The Armageddon Rag by George R R Martin. Gollancz £18.99
Reviewed by Peter Coleborn
I first read this novel in the 1980s, soon after it was published. I remember enjoying it and writing a positive review (which I can’t locate right now). On re-reading the novel, I again found it enjoyable – almost equally but not quite – but for other reasons. Back then, this was a contemporary storyl. Now, thirty years on, it has a nostalgic feel to it.
The Nazgul were one of the biggest bands ever – as big as the Beatles or the Stones (according to the narrator). The band broke apart in the mid-70s after their singer was assassinated by a sniper’s bullet while playing at a huge outdoor arena. A few years later the band’s manager is found murdered with clues scattered around pointing to black magic and, perhaps, implicating the Nazgul.
The police investigation seems to go nowhere conclusive and Sandy, a reporter/writer for the underground press, is assigned to look into the events, to write an article on the band and the manager’s murder. Sandy embarks on a quest across America, seeking out the still-living band members and past-acquaintances and lovers. He uncovers more than he bargained for on this road trip...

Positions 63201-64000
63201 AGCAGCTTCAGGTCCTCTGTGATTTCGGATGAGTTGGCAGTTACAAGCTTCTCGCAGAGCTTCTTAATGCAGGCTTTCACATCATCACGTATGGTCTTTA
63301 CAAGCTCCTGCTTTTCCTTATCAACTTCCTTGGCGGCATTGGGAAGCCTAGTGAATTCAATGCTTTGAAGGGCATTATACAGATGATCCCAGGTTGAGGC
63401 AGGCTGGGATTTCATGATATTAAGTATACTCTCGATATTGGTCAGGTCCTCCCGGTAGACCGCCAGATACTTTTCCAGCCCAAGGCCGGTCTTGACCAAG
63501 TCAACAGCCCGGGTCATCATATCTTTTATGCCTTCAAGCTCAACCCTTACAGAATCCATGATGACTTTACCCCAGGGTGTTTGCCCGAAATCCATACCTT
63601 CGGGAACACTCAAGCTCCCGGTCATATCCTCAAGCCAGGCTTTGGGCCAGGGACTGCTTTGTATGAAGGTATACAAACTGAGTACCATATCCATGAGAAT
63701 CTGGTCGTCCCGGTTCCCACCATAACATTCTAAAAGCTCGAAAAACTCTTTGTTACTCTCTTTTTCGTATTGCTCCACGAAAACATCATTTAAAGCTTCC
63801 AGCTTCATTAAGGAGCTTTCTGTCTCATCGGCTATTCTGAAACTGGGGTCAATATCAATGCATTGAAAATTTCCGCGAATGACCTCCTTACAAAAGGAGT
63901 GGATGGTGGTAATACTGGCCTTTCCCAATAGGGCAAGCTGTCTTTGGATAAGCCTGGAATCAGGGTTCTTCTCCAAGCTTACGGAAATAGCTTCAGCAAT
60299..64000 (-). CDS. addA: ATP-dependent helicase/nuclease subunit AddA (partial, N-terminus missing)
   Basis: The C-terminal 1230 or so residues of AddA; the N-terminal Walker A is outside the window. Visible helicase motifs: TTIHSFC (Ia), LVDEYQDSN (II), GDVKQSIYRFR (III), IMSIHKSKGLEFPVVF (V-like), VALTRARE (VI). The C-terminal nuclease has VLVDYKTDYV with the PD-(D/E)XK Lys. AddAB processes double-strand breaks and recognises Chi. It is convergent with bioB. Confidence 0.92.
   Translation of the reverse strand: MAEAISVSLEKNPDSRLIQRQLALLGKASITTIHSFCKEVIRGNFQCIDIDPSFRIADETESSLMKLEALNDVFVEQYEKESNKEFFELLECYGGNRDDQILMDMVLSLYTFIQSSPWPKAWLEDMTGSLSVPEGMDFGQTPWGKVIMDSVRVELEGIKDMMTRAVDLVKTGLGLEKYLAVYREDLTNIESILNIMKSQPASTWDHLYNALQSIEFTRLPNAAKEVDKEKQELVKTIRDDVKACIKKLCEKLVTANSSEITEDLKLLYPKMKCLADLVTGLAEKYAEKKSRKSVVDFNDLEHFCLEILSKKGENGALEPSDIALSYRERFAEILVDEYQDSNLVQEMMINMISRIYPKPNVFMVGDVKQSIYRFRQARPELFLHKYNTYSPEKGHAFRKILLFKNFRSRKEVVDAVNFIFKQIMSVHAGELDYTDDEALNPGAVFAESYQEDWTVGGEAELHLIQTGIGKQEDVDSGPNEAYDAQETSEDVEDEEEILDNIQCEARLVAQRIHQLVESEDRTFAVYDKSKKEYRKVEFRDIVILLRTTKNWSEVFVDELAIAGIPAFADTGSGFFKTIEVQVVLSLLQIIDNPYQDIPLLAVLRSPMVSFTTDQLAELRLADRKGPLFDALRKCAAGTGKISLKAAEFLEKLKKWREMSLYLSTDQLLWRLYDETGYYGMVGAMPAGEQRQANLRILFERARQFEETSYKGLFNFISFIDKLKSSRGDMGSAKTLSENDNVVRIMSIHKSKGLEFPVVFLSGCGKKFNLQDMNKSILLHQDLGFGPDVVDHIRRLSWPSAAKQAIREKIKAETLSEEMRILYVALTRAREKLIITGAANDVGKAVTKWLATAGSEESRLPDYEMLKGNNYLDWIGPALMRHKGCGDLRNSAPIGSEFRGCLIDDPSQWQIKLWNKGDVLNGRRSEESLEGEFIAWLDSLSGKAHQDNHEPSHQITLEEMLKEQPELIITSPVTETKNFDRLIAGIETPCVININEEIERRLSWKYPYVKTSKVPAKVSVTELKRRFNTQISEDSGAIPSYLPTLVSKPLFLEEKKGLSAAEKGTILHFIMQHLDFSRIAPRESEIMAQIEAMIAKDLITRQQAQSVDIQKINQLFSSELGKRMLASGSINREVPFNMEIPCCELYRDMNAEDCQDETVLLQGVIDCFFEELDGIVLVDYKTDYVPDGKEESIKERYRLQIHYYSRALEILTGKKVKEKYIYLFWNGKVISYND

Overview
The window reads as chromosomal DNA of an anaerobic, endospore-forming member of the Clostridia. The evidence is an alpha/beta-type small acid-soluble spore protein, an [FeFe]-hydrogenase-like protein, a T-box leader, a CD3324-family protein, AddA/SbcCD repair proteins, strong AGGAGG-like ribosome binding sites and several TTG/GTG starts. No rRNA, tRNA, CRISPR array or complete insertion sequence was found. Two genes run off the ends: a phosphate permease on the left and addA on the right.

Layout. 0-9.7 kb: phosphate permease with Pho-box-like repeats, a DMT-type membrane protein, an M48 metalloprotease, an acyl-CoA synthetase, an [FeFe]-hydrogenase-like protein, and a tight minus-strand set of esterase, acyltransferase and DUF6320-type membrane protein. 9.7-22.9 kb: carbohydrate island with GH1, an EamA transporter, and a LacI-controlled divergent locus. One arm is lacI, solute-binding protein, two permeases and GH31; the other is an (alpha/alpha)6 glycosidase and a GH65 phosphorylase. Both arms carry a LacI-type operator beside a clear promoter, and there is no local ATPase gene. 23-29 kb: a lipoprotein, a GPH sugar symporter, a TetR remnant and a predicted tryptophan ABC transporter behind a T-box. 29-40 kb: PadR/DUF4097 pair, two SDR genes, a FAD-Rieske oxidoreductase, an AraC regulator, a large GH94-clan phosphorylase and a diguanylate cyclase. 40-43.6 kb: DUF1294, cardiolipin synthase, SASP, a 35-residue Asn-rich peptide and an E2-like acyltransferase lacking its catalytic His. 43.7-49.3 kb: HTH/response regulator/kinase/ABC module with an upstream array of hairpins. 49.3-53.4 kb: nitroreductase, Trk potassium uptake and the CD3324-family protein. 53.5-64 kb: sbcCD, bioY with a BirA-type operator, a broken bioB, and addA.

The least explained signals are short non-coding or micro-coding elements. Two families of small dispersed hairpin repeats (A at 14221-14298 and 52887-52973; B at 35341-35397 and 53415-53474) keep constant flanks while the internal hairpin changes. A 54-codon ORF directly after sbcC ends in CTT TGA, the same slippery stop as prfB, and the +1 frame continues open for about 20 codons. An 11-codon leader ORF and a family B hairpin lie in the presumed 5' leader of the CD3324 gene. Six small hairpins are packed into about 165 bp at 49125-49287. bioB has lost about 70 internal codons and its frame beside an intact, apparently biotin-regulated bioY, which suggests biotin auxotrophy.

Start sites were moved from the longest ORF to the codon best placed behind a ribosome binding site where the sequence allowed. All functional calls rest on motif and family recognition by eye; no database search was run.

I rather liked the way that Martin used his narrative to question the events of the 60s and 70s, the radicalism, the student politics. There are plenty of questions raised about that era; what was achieved, if anything; on how people were affected and adapted to the real world outside that radicalism.
My main criticism is that George Martin often goes into expository asides and remembrances, explaining what happened in the past, why people did the things they did. I found these a bit too intrusive and I think the book would’ve been much stronger without them, just using the bits really necessary to progress the story. Back in the 80s I didn’t mind so much but nowadays I feel that we don’t need these reminiscences. Don’t be put off by my comments. The Armageddon Rag is still a fine novel, written by Martin comparatively close to the start of his career, before mega-fame took off with the Game of Thrones series. Along with his short stories of that time (“Sandkings”, “Nightflyers”, “A Song for Lya”, etc), this reprint represents an important part in the author’s development.